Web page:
Arvind Purushotham: We know that repeatedly the next big thing is being worked on by a great entrepreneur or a venture-backed company. It’s not necessarily the big, existing technology companies that are working on those next big things.

That recognition has come into the broader corporate world and has certainly been recognized by the financial services world as well. The goal of having the venture investing team is to be able to identify some of those signals early, some of these potential partners early, and start to work with them because we think that that’s the best way we can benefit our customers and clients.

We bring that experience of working with startups from our previous backgrounds of venture capital partners. And we marry that with people within Citi who are looking on the outside, who are looking to partner with external startups or larger companies. And we end up being that bridge between the startup world and the Citi business unit.

We can advise the startup on how to work with Citi, how to navigate a large organization which can sometimes be complicated and also vice versa. We can also advise our internal business partners on, “This is a startup. It may be somewhat earlier stage. So, you can’t expect this but these are all the other things that you can expect and these are some of the milestones that the startup is hitting.” We can give them a sense of whether a startup is ready for enterprise scale or not, which is important for us.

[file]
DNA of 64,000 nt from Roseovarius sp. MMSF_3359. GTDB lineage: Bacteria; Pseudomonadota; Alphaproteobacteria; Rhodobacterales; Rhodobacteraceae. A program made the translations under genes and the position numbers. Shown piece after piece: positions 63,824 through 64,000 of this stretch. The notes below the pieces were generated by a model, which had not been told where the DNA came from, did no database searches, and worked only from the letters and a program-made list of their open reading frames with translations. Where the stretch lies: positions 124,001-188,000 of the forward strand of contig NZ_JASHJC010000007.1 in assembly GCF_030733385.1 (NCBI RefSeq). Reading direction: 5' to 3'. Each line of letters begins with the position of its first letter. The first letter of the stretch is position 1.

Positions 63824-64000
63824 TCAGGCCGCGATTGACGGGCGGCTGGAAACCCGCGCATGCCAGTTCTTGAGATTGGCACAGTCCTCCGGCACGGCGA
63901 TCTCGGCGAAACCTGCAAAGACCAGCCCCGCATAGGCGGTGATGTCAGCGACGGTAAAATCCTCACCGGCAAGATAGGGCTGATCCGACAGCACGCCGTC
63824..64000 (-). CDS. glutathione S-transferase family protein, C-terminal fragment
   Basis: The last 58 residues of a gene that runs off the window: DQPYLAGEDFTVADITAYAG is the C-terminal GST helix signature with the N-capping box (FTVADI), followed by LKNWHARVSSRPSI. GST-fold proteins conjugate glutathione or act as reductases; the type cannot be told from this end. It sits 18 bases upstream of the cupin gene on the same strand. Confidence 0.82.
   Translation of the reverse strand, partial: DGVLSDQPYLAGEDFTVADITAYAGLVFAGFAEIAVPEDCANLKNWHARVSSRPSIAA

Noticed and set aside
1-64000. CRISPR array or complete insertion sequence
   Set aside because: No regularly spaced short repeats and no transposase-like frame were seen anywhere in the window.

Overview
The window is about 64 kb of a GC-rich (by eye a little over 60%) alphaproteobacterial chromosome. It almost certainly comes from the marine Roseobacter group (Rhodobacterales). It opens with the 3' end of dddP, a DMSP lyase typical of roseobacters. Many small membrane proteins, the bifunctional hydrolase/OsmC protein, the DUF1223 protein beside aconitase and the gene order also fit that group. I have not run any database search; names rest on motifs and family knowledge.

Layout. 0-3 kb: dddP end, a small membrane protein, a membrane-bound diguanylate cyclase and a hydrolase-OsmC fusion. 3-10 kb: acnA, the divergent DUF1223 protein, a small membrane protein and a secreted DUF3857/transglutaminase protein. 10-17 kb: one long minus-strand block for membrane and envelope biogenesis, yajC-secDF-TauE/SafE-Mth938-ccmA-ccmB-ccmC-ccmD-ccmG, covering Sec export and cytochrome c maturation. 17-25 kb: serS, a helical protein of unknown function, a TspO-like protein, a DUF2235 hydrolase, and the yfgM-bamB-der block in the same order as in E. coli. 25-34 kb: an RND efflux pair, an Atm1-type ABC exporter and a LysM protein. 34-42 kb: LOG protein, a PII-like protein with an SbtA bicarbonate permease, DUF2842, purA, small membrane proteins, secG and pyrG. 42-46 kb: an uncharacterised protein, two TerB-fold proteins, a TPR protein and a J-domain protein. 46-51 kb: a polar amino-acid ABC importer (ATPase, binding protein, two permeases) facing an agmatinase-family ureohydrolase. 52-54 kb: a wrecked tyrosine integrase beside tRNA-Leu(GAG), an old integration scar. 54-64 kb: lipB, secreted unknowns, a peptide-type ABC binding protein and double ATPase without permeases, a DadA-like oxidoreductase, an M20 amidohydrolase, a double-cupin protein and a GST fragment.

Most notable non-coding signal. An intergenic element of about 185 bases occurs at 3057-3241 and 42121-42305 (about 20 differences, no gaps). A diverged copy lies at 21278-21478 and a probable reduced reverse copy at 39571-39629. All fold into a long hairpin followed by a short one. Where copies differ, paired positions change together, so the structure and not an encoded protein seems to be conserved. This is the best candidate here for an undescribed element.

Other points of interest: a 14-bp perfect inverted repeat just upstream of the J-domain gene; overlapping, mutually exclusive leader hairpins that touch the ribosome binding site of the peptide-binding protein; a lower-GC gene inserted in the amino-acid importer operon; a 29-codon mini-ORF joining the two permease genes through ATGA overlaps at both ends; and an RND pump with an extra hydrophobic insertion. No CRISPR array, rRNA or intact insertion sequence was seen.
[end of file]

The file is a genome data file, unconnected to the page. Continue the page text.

Kaitlin Milliken: Do you have examples of really successful partnerships or investments that Citi Ventures has made?

Arvind Purushotham: One of the things that we are proud of is over 50 percent of our startups are beyond the pilot phase. And many, many of our startups actually have had commercial engagement with Citi where the technology is either embedded in our IT stack or a service has been launched in conjunction with the startup and is being distributed to Citi’s new clients and customers.

So one example of that is we are investors in a company called C2FO. C2FO is in the space of what’s known as dynamic discounting which is in the trade finance area. Citi has a very strong trade finance business. In addition to an investment, the trade finance team at Citi has done a commercial partnership where we’re able to provide dynamic discounting services to our large clients based on C2FO’s technology.